Heath Cliffe: “It’s me, I can see!”

Dean Dunning and Carys Cliffe with baby Heath Cliffe

Five-month-old Heath Cliffe is seeing a whole new world in front of him thanks to a powerful new contact lens.

The son of Bradford College Ophthalmic Dispensing graduate Carys Cliffe was just five weeks old when he had an eye operation after being born with a congenital cataract in his right eye.

Carys was told Heath had the cataract shortly after he was born. She said: “It was a bit terrifying. Older people are treated for cataracts every day but it’s totally different when it’s a child.”

After months of treatment, Heath had the lens made especially for him, and his proud mum brought her boy into Bradford College to show ophthalmology lecturers and current students how well he is now progressing.

For people with cataracts, the lens is cloudy and white, instead of being clear and transparent, stopping light and images reaching the retina. Carys, who is 34 and lives in Bradley Road, Huddersfield, said: “It's very rare for babies to have a congenital cataract and even more rare to have it in one eye as opposed to bilaterally.”

Following his operation, Heath was too young to have an intra-ocular lens implant, a new plastic lens placed inside the eye, making it necessary to provide a contact lens. Carys said: “This is the fourth type of size lens tried as it's impossible to measure the size and shape needed for Heath.”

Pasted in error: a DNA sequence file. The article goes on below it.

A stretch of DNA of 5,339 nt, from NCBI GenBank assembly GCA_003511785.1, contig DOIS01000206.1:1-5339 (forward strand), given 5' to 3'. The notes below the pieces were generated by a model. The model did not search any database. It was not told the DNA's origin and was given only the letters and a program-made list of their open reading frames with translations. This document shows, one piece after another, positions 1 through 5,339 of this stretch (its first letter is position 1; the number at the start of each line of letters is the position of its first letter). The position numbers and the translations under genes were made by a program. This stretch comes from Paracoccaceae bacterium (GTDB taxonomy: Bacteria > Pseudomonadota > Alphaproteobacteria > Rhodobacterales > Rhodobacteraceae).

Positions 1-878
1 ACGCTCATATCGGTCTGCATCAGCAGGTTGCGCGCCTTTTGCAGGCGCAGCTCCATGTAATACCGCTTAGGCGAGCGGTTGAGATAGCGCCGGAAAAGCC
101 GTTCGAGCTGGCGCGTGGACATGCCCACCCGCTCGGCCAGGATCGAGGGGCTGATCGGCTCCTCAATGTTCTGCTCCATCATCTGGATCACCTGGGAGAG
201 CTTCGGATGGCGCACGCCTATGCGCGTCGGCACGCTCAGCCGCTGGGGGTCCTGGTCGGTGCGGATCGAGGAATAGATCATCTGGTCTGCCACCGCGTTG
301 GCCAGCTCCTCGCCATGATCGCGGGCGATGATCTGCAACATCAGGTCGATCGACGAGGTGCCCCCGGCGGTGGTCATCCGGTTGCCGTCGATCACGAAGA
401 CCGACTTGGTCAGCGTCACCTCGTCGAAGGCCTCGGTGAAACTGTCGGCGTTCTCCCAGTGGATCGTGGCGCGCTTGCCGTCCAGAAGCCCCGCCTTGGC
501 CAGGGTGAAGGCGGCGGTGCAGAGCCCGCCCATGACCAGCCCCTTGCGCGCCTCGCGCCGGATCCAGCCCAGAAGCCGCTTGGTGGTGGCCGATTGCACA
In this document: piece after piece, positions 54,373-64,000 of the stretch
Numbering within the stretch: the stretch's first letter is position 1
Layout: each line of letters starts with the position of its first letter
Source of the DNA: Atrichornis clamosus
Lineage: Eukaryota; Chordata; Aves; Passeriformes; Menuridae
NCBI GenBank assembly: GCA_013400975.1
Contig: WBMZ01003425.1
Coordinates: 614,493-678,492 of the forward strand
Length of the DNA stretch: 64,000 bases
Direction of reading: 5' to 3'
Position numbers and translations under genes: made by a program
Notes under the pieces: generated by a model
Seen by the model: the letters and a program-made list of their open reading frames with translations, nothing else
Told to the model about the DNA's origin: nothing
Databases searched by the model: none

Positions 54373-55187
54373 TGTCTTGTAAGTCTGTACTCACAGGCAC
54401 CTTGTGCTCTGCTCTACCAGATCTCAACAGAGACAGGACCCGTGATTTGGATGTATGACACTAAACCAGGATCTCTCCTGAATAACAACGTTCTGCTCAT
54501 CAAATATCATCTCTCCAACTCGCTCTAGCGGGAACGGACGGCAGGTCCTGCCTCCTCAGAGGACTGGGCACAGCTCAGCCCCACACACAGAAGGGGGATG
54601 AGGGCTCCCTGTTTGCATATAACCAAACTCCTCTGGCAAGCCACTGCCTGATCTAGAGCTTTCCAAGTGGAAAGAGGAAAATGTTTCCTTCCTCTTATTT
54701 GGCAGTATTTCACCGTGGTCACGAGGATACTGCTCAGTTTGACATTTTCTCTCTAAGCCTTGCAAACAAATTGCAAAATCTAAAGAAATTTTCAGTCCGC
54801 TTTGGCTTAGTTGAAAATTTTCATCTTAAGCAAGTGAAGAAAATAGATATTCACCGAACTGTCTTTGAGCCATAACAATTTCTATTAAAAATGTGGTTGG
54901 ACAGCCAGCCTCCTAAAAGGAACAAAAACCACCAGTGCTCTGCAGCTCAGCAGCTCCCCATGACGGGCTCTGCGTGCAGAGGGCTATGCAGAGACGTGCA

Usually, for a high-prescription lens such as Heath’s, a hard lens would be used but Dean Dunning, Carys’ former tutor and Programme Leader for FdSc Ophthalmic Dispensing at Bradford College, explained these are unsuitable for such young children. He said: “A rigid lens can damage the soft eye socket.

“The higher the prescription, the thicker more curved the lens is. Heath has a +36.00 Dioptre prescription, which is virtually unheard of for a soft lens.”

Heath provided an excellent opportunity for students to find out how contact lenses are used to help very young children. He explained that contact lenses for babies were so unusual that Heath’s lens could be the only one they saw in their career. Dean added: “It’s very unusual for a child to have this treatment but he is blessed to have a family of optical experts to look after him.”

Carys graduated with her foundation degree in November and has run a business, See You At Home, with her optometrist brother Huw Farrow for around seven years carrying out domiciliary sight tests.

Heath has to wear the lens for six weeks at a time as well as having eye drops several times a day. Already clinicians have said the lens makes a difference. Carys said: “We patch the good eye to ensure the bad eye develops.”

Heath has been cared for at Calderdale Royal Hospital and Huddersfield Royal Infirmary by Devina Gogi, consultant in Ophthalmology. Carys said: “His care has been amazing and Ms Gogi has been brilliant.”

You can find out more about Bradford College's Ophthalmic Dispensing FdSc Foundation Degree on the college website, as well as the Ophthalmic Dispensing BSc (Hons) Degree offered at Bradford College.